The Left-Hook Lounge: Vivek Wallace's Weekly Q&A Mailbag Featuring Dela Hoya, Berto/Clottey, Mosley, Pacquiao, and Much More!
30.04.08 - By Vivek Wallace: This weeks Left-Hook Lounge Q&A segment covers a very interesting group of topics and fighters. With great ring moments of 2008 already behind us, most of today's questions from some of the biggest fight fans on the planet takes a look at the road ahead..
Article posted on 30.04.2008
Kurt Enlow (Los Angeles, CA): Andre Berto is being discussed as a possible opponent for Joshua Clottey for the soon to be vacant IBF belt. Who do you think wins this fight?
Vivek W: Personally, I think it's still a bit early for Berto to take ths fight. 200 plus amateur fights helps, but I still think it's a bit early in his professional career for this type of fight. No doubt, Berto is the perennial champ of the welterweight division at some point in the distant future. Trouble is, this fight isn't happening in the distant future, it's due to take place within the next couple months. My major concern about this fight is the following: At this point in his young career (only 3 1/2 years) Berto simply hasn't been tested enough. He's fought a few gritty fighters, but none have the power, the heart, the determination, or the drive that Clottey has. One thing that I think helped Miguel Cotto out tremendously is that Arum and his matchmakers constantly put him in the ring with a wealth of different styles; Torres (Power), Malinaggi (Slickness), Urkal (Unorthodox), Mosley (Speed, decent power), etc. For my 'gamers' out there, it's sort of like a video game where each new phase introduces a new wrinkle to overcome before you reach that one opposition that employs them all at a very advanced stage. When you don't bring a fighter along in this way, regardless of the talent he may have, it sets the stage for a situation where the skill confidence may not align well with his developmental confidence. Berto's offense is great, but his defense is still a bit incomplete. Part of his developmental confidence was exposed as insufficient when he faced Rivera. He looked very well until Rivera saw an opening and exploited it - which was an uppercut that resulted in what was later dubbed a 'flash' knockdown. Rivera is a veteran who has much experience and when he went southpaw, it proved the inexperience of Berto who was visibly uncomfortable at times. Rivera doesn't bring half the ability that Clottey does, and although Clottey isn't considered to be in that Tier 1 level of welters out there, it should be duly noted that he's only one fight away. What happens when Berto realizes that for once he's in the ring with a fighter whose will to win is unrelenting? What happens when Berto realizes that this same guy has the power to hurt him, yet he doesn't quite have the power to keep him off of him? All of these questions are gonna present themselves in this match-up and when it all boils down, I tell fight fans the same thing every time...."When it comes to pressure in fights, those above-average fighters step up, while those below average fighters wilt down". Despite the great appearance, it's safe to say that none of us truly knows what Berto will do, but with the help of a Joshua Clottey - who knows that he can't squander another opportunity - we're all sure to find out real soon!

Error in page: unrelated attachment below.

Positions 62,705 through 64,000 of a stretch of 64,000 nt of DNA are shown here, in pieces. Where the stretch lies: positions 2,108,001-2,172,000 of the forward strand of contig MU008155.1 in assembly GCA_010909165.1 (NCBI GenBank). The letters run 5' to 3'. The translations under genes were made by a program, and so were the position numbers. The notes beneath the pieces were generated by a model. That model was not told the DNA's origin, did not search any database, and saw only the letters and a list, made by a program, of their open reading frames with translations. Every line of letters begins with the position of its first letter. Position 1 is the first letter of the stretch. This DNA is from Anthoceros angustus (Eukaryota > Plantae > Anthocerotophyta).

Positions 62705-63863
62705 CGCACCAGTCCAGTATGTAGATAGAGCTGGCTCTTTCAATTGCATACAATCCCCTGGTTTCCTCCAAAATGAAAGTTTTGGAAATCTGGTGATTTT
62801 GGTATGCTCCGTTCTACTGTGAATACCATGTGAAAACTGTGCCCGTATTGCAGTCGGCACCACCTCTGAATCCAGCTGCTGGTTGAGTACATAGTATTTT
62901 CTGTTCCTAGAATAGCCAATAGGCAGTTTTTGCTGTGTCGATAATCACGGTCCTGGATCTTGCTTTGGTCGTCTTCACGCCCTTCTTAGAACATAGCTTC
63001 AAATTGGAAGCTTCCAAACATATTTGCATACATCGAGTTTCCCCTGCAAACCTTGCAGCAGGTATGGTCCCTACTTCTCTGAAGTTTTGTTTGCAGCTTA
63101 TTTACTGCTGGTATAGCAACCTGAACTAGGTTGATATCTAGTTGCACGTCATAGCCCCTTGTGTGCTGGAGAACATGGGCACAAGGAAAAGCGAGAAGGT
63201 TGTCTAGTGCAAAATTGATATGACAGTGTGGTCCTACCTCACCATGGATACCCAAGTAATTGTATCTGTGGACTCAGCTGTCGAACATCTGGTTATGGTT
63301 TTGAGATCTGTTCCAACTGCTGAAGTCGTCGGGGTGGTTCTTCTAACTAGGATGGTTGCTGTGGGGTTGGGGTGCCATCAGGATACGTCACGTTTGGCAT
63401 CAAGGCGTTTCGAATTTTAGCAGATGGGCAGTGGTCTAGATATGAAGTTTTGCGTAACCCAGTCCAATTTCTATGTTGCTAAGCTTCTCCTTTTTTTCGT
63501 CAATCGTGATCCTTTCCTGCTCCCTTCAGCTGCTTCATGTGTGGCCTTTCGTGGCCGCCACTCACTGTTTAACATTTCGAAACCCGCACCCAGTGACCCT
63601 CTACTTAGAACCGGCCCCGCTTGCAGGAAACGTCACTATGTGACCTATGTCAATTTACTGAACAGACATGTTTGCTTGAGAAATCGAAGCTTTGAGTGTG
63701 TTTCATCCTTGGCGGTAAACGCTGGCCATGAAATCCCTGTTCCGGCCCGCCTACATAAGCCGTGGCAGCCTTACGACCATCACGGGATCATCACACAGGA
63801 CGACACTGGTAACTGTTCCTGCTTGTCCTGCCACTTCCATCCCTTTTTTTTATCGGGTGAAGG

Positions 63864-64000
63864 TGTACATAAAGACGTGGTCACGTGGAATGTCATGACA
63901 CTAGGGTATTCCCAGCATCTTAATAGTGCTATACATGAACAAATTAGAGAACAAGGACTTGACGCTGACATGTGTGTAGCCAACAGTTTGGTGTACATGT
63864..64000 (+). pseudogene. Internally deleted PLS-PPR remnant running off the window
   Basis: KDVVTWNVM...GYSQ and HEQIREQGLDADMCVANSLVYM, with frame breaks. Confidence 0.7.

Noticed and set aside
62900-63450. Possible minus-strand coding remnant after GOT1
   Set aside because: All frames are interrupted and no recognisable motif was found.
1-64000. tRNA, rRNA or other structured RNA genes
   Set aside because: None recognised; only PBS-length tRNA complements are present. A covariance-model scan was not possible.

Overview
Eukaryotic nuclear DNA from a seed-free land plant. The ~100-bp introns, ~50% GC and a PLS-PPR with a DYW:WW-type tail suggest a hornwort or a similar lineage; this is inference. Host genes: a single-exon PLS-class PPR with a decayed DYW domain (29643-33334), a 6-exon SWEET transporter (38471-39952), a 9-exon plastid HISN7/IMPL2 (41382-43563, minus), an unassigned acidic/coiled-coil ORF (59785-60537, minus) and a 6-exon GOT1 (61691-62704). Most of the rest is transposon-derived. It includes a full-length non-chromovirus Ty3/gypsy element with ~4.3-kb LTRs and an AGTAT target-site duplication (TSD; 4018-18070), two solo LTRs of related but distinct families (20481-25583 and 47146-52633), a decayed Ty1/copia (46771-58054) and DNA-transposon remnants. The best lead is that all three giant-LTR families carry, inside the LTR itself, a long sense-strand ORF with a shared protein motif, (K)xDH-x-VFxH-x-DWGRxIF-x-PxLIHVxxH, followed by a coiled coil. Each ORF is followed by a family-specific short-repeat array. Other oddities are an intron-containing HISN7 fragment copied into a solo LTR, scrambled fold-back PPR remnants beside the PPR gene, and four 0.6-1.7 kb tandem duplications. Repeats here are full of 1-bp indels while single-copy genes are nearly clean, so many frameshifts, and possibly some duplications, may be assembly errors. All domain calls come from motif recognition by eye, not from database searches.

Eric Munoz (Chicago, IL): There's a lot of hype surrounding the Dela Hoya/Forbes fight because both trainers are Mayweather brothers. Which fighter do you think has the edge?
Vivek W: In this case I don't think it really matters who the trainers are, Oscar is the better fighter. Period! That being said, Oscar has been a pupil of Floyd Sr. for only a few years. Forbes, on the other hand, has fought as a pupil of each of the Mayweathers at some point or another for basically his whole career. He's spent time with Jeff, Roger, and Floyd Sr., and I think that has to account for something. Forbes is a formidable contender, but he's a true jr. welterweight at best. He's shown potential against bigger guys, but those bigger guys aren't even close to Oscar's caliber. This won't be a walk in the park for Oscar either, but it will serve as a test against the one guy in the sport who has truly mastered the understanding for the 'Mayweather Blueprint'. The shoulder rolls, the quick shots to the pit of the stomach, the quick reflexive motions, etc. There's heavy emphasis in the Dela Hoya camp to keep that jab popping which is what he failed to do against Mayweather Jr. last May where he ended up losing the fight as a result. It'll be interesting to see if Oscar - fighting at the 147lb weight limit for the first time since 2001 - can maintain his energy long enough to be consistent with his work-rate. Whispers from the dark have been silently stating that Oscar is not having an easy go at making the weight limit, and if this is the case, that could spell major fatigue issues late in the fight, producing the typical fatigue factor we've seen from him in the past. Forbes will respect Oscar's power, but is coming to win and will press the action. If his stamina is where it normally is, this could be another Dela Hoya/Sturm waiting to happen. Only thing this time around, is that the interest to see another Oscar/Floyd match-up is already minimized, so if Oscar turns in a poor performance, there will be little to no buzz for another Floyd fight. In the end I see Oscar winning, but in a less than stellar performance because Forbes will outwork him and at points, possibly even outsmart him.
Marcus Edmond (Brooklyn, NY): Manny Pacquiao appears to be taking Diaz lightly but I don't see him losing. What are your thoughts?